San Joaquin County supervisors voted unanimously Tuesday to deny several building permits for St. Jorge Winery in Acampo, forcing the owners to tear down an extravagant amphitheater.
“When you look at the number of violations and everything that St. Jorge has done wrong over the years, the county could not have made a different decision without setting absolutely the wrong public policy,” said attorney David Isola, who represented his parents, Judy and Romano Isola, who live next to the winery.
Tuesday’s hearing came before supervisors after the Isolas appealed a decision by the San Joaquin County Planning Commission to grant the winery several building permits, as well as increase the number of marketing events and attendees per year.
However, supervisors reversed the planning commission’s decision, largely based on findings that St. Jorge has been ignoring the terms of their existing county-enforced limitations, according to the Community Development Department.
While speaking to supervisors, David Isola also provided evidence that between 2009 and 2012, St. Jorge Winery held 61 marketing events instead of its permitted four, and 54 of them had exceeded its limit of 25 attendees per event.
“I have a huge challenge accepting someone saying, ‘We forgot to get the permits. We’re going to get them now,’” Supervisor Steve Bestolarides said during the hearing. “This is the most egregious example of pushing the envelope ...”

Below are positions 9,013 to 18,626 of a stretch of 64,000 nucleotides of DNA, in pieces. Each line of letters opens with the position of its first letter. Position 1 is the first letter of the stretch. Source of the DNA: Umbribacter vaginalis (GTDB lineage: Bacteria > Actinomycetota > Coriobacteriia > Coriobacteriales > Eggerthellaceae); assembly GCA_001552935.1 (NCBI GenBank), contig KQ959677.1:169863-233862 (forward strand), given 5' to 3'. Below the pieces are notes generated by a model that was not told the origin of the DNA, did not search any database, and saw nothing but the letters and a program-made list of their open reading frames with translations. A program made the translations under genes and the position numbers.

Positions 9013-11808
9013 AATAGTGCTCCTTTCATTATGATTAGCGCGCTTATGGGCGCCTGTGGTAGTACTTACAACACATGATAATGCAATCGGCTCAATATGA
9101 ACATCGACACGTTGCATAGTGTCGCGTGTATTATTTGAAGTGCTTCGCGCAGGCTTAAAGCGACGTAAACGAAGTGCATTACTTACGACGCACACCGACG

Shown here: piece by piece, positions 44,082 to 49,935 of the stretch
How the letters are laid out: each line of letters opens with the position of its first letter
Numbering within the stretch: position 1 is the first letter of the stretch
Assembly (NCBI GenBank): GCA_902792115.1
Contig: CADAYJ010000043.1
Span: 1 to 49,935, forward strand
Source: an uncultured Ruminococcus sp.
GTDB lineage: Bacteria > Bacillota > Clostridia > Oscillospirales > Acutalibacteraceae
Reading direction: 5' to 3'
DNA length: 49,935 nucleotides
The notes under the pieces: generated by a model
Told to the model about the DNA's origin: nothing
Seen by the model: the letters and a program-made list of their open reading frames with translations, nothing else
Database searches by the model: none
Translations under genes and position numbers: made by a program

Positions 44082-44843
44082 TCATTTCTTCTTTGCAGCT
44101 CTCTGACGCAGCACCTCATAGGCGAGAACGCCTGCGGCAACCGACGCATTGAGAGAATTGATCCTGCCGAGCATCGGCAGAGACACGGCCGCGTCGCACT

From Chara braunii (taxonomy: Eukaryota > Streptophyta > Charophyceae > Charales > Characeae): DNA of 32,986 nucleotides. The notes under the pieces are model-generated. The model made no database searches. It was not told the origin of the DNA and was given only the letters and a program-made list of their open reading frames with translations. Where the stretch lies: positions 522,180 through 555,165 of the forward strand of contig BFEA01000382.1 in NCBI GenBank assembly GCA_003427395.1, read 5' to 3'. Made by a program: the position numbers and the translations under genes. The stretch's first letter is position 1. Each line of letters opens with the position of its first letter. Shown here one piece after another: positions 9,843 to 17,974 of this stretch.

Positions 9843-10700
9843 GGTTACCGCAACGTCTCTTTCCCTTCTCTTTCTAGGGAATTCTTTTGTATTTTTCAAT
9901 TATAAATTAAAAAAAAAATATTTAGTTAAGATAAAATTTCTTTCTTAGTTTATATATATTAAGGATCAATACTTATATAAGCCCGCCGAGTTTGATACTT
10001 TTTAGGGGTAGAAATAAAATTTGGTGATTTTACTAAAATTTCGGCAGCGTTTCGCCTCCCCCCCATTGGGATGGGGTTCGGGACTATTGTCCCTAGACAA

In a surprise development during the meeting, Chris Powell, an attorney representing St. Jorge Winery owners Vern and Jenise Vierra, asked supervisors to grant all building permits. In exchange, the winery would revoke its request for additional marketing events and attendees — a request that was already granted by the planning commission.
Powell said the winery would stick to its existing limit of four marketing events per year instead of 24, and 25 people per event instead of 150.
“St. Jorge made some mistakes,” Powell said. “They built some structures without proper permits. They had events that they were aggressive in the way they used their permit.”
Powell declined to comment following the decision.
Supervisors denied six building permits, including two permits for structures that have already been constructed.
As a result, St. Jorge will not be allowed to transform their wine bottle sanitation room into a kitchen, as requested. Also, the Community Development Department will require that the winery demolish an existing 5,652-square-foot amphitheater.
In Aug. 2012, the Community Development Department ordered the winery to stop work on the amphitheater because it didn’t have land use or building permits. The winery completed the structure this summer.
“The county did the right thing by protecting its existing laws,” David Isola said. “They have to stand up for what’s right, and that’s what they did.”
Tuesday’s decision resolves one part of a more than year-long feud between the Isolas and the winery.
The Isolas presented to supervisors signatures from 26 fellow neighbors upset over noise from unlicensed marketing events and droves of guests disrupting their county lifestyle.
However, there is still a pending lawsuit between the Isolas and the winery.
Contact reporter Kristopher Anderson at firstname.lastname@example.org.